The To Do List
Facts and Figures
Run time: 104 mins
In Theaters: Friday 26th July 2013
Box Office USA: $3.4M
Distributed by: CBS Films
Production compaines: 3 Arts Entertainment, The Mark Gordon Company
Contactmusic.com: 3.5 / 5
Rotten Tomatoes: 52%
Fresh: 55 Rotten: 51
IMDB: 5.8 / 10
The To Do List Movie Review
Even as this comedy strains to be goofy and transgressive, it catches us by surprise simply because it dares to explore first-time sexual experiences through female eyes. And Aubrey Plaza (Safety Not Guaranteed) brings her usual sardonic wit to the lead role, merrily offending the more timid moviegoers while making more adventurous fans wish the film went even further.
Plaza plays Brandy, who graduated at the top of her Boise high school class. But with that goal achieved, she wonders if she neglected to prepare properly for university social life, so she makes a summer to-do list of sex-related tasks leading, hopefully, to losing her virginity to the hunky guitar-strumming lifeguard Rusty (Porter). She works with him at the local swimming pool along with her nice-guy best pal Cameron (Simmons), who's of course secretly in love with her. But as Brandy works through the list with the help of her friends (Shawkat and Steele) and her experienced big sister (Bilson), she starts to worry that her emotions are getting in the way.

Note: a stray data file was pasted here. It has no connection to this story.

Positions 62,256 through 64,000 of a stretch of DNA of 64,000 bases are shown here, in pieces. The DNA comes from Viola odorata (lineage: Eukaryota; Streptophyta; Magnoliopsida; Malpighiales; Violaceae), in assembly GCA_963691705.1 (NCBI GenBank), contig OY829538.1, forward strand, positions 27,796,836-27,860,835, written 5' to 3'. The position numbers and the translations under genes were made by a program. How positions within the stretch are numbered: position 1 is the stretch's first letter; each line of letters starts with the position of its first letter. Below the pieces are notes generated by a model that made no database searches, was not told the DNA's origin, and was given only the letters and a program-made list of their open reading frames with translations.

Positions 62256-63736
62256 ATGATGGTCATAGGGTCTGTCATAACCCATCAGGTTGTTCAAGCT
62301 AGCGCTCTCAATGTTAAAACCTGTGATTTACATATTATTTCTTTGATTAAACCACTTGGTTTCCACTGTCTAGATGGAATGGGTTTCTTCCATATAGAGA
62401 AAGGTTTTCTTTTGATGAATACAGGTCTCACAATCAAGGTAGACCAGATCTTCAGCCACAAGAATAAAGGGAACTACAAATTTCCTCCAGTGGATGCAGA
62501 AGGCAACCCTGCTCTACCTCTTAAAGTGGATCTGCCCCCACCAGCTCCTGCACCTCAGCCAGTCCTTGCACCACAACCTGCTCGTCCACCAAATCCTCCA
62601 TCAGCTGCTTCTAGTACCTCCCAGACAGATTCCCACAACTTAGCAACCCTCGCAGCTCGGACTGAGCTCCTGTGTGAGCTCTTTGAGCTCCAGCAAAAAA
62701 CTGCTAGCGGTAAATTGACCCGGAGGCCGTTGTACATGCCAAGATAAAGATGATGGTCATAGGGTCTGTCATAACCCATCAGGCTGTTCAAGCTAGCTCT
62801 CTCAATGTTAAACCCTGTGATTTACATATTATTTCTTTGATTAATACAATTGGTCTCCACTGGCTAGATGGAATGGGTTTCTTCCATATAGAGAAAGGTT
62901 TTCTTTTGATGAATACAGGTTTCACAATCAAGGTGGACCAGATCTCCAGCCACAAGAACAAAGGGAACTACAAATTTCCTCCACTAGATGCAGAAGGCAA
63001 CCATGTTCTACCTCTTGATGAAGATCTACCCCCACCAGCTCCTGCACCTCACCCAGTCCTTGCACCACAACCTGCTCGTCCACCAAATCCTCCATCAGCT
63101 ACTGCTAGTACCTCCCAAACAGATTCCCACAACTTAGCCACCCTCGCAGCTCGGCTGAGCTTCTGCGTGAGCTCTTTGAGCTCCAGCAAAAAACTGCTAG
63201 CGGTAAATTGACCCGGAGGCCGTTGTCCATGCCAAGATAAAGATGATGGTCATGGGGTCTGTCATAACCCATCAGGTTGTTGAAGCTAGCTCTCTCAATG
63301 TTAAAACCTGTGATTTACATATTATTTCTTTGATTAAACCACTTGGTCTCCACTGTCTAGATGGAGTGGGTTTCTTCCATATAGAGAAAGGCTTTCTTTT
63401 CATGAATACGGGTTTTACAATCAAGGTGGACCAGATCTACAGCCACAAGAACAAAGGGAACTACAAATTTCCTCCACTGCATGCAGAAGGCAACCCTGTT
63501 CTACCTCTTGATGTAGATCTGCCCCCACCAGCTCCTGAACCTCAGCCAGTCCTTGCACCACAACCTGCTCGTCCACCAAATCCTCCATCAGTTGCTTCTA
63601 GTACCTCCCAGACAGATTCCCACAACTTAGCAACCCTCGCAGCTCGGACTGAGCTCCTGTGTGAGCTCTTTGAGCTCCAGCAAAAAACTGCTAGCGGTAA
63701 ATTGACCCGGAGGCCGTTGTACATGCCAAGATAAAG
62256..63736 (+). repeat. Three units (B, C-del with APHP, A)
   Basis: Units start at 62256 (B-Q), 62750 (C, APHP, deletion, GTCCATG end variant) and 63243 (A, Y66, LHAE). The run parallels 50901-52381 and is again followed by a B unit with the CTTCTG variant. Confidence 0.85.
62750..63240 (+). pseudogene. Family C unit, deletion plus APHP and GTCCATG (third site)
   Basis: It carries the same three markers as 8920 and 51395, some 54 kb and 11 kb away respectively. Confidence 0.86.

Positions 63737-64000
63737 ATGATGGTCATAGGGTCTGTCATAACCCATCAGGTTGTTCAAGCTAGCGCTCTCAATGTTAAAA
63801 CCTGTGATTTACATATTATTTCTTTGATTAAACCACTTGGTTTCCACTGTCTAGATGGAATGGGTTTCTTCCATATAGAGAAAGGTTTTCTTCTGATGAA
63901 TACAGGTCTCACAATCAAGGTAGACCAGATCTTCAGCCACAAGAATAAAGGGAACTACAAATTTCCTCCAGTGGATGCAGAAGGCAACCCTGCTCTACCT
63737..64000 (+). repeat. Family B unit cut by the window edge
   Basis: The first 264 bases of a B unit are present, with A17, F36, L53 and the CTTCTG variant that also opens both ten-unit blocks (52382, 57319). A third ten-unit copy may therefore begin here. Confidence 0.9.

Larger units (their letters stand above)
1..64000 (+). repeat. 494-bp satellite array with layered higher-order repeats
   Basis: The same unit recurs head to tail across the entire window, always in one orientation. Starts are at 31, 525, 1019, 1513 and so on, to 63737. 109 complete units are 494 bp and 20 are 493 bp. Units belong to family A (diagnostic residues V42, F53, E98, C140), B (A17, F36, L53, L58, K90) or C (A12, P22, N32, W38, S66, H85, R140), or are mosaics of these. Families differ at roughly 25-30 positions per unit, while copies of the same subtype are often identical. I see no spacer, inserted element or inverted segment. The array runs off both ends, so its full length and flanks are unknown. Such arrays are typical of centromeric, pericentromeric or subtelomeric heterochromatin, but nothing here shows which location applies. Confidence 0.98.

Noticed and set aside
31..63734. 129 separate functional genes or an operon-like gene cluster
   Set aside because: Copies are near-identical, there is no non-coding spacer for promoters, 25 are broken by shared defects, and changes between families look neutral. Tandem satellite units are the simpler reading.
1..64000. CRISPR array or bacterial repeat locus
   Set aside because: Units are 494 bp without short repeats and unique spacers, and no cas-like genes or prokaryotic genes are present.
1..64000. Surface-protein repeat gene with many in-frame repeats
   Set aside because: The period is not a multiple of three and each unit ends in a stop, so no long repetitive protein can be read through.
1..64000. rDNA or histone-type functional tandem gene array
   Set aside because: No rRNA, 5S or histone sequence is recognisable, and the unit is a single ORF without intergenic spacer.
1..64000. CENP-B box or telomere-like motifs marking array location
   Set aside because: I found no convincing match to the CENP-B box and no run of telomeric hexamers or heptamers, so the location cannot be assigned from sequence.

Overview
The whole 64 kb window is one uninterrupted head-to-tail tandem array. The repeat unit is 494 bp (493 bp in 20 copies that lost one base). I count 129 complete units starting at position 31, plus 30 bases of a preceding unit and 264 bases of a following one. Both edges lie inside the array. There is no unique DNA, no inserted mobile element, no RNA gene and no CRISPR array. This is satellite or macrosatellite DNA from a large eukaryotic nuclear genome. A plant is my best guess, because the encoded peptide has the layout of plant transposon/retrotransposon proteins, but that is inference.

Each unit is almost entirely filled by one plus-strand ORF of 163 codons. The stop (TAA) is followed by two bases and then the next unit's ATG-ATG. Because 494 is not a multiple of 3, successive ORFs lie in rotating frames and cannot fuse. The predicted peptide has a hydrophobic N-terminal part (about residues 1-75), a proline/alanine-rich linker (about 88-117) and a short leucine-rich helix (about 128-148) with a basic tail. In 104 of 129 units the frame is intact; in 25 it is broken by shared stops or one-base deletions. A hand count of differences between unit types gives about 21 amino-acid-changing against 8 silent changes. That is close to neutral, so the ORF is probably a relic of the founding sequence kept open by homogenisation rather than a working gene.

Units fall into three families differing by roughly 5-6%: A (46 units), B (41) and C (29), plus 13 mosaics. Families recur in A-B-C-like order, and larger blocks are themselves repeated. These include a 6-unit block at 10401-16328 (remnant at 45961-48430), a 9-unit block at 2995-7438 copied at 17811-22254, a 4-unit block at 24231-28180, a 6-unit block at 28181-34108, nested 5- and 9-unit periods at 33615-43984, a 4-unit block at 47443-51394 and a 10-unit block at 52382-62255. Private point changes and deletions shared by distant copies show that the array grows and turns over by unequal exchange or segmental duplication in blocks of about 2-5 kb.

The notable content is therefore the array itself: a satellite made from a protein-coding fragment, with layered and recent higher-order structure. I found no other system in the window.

Thankfully, writer-director Carey refuses to let this turn into a romantic slush-fest, keeping the encounters jagged and often very funny. The script is packed with hilariously squirm-inducing conversations about sex, many involving Brandy's far too helpful mother (Britton). Although her dad (Gregg) and her loser boss (Hader) understandably don't want to know. Meanwhile, when the local guys (Glover and Mintz-Plasse) find out about Brandy's list, they are sure to tick off a few items themselves, as does a visiting rock star (Samberg).
Yes, all of this is very corny, but the underlying honesty about sexuality is refreshing, as the film playfully refuses make first-time sexual experiences into something earth-shattering. Indeed, the way Brandy approaches this as an academic task is very clever, as she doesn't take into account the intimacy involved. In the end, the film is both too cold and too nice for its own good. If filmmaker Carey had cut loose just a bit more, finding a sharper edge to what's essentially a nice comedy, this might have been an essential addition to the losing-your-virginity genre.